Hostel Etiquette

 

 

Staying in a hostel is a great choice for the budget conscious traveller. Not only are they cheap (from around $10 to $35 a night) but they give the opportunity to meet like-minded people from all around the globe. The demand for hostels has grown dramatically over the last ten years and because of this the standard is generally higher, and travellers now have a varied choice of which hostel to stay in.

The average hostel stayer is about the 19-35 year-old mark, however it’s not completely unheard of for travellers of any age to stay at a hostel. And people who stay at hostels come from all different cultural backgrounds, meaning you get to meet someone you probably wouldn’t have meet at home (and that’s the whole point of travel right?).

As hostels provide mainly shared facilities it’s important that you’re mindful and respectful to the people that you’re staying with. We’ve put together some basic tips for good hostel etiquette to ensure that not only will you enjoy your hostel experience but so will the people you’re staying with.

Unless you pay extra for a private room, hostels have dorms with bunk beds that you can share with up to twenty two people at a time. Most people that stay are there for the social element, so the chances are it’s not exactly going to be a haven for relaxation and rest. If you choose to stay in this environment you don’t get to complain when you’re kept up half the night and all you want to do is sleep. Either pack really good ear plugs and sleeping mask, pay extra for a private room or stay somewhere else if this is going to be a problem.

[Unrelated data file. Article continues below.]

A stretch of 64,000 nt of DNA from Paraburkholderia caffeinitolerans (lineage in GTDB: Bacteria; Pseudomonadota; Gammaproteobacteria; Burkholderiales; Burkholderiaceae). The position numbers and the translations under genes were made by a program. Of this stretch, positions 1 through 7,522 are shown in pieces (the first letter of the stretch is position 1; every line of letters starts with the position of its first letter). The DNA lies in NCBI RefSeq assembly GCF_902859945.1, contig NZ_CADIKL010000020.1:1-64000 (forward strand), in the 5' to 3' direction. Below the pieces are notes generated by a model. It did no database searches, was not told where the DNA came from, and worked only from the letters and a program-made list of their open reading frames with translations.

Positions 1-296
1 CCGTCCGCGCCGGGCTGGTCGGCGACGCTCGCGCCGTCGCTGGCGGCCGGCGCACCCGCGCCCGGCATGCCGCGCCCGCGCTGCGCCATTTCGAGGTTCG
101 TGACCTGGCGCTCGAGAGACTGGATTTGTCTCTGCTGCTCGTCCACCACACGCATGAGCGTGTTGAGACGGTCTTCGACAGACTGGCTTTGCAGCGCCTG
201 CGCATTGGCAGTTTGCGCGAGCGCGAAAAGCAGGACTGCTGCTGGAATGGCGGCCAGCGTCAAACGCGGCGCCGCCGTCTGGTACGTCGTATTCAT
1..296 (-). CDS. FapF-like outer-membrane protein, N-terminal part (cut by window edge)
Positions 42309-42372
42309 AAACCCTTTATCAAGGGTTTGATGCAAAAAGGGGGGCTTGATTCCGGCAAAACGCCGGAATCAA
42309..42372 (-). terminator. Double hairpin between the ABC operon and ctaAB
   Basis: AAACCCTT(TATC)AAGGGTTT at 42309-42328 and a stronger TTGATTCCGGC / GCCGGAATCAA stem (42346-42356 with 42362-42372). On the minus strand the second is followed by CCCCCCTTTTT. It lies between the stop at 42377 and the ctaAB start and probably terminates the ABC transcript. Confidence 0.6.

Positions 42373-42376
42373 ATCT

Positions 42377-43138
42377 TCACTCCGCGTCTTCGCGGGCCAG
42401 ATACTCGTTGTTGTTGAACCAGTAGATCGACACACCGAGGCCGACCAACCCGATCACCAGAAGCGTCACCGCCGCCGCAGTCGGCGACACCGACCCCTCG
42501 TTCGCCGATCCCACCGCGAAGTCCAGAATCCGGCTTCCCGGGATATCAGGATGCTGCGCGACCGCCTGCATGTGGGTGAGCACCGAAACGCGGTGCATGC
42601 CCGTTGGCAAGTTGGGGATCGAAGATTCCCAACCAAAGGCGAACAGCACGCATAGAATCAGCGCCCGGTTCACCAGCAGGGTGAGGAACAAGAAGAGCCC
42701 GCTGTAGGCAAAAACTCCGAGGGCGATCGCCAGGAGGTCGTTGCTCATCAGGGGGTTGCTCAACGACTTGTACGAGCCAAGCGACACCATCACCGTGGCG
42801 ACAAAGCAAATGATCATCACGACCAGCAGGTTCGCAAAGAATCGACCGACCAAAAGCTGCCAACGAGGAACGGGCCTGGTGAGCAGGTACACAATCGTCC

Be sociable. You don’t have stay up till 5am drinking every day if you don’t want to, but this is a perfect opportunity to make some friends that you would never have had the chance to otherwise. Be friendly, smile and try and engage in conversation when you can. You might be surprised by what you learn and the friends you meet.

Be clean. Even if you’re not the tidiest person at home, you really need to make the effort when you’re staying in a dorm with other people. That also goes for the kitchen as well since the facilities are shared. Everything you use make sure you clean properly, dry and put away. Your mum is not here to tidy up after you and nor should anyone else have to.

Be careful with your stuff. Remember, you’re sharing the room with people you don’t necessarily know and as much as we’d like to believe that nothing will get taken there are people out there who will try and take your stuff. Its best you keep all important documents and cash on you at all times, even sleep with it on you. There are money belts and other things that you can buy which you wear strapped on under your clothing with plenty of room for your passports, visas and cash. Some hostels do provide lockers, but I wouldn’t count on this option. I would advise avoiding traveling with a lot of expensive equipment and electronics if you can.

Don’t be that guy or girl who gets it on in a crowded dorm room. Seriously, I’m sure you can find somewhere a bit more discreet. If you like having sex in front of an audience then that’s your provocative, but chances are your dorm mates won’t be quite as enthusiastic with the idea. Just don’t do it.

Eating in your dorm room is a big no. Your roommates do not need to be awaken by the smell of your late night kebab or pizza slice. There are kitchen and dining facilities provided at dorms for this reason. Please use them.

Have short showers. You wouldn’t like to have a cold shower and neither will the next person, so keep your showers short so everyone gets a hot one.

Stay in contact. The people that you meet in hostels can become excellent travelling partners and friends for life. They might be able to provide you somewhere to stay down the track or you to them. Swap details and do your best to stay in touch.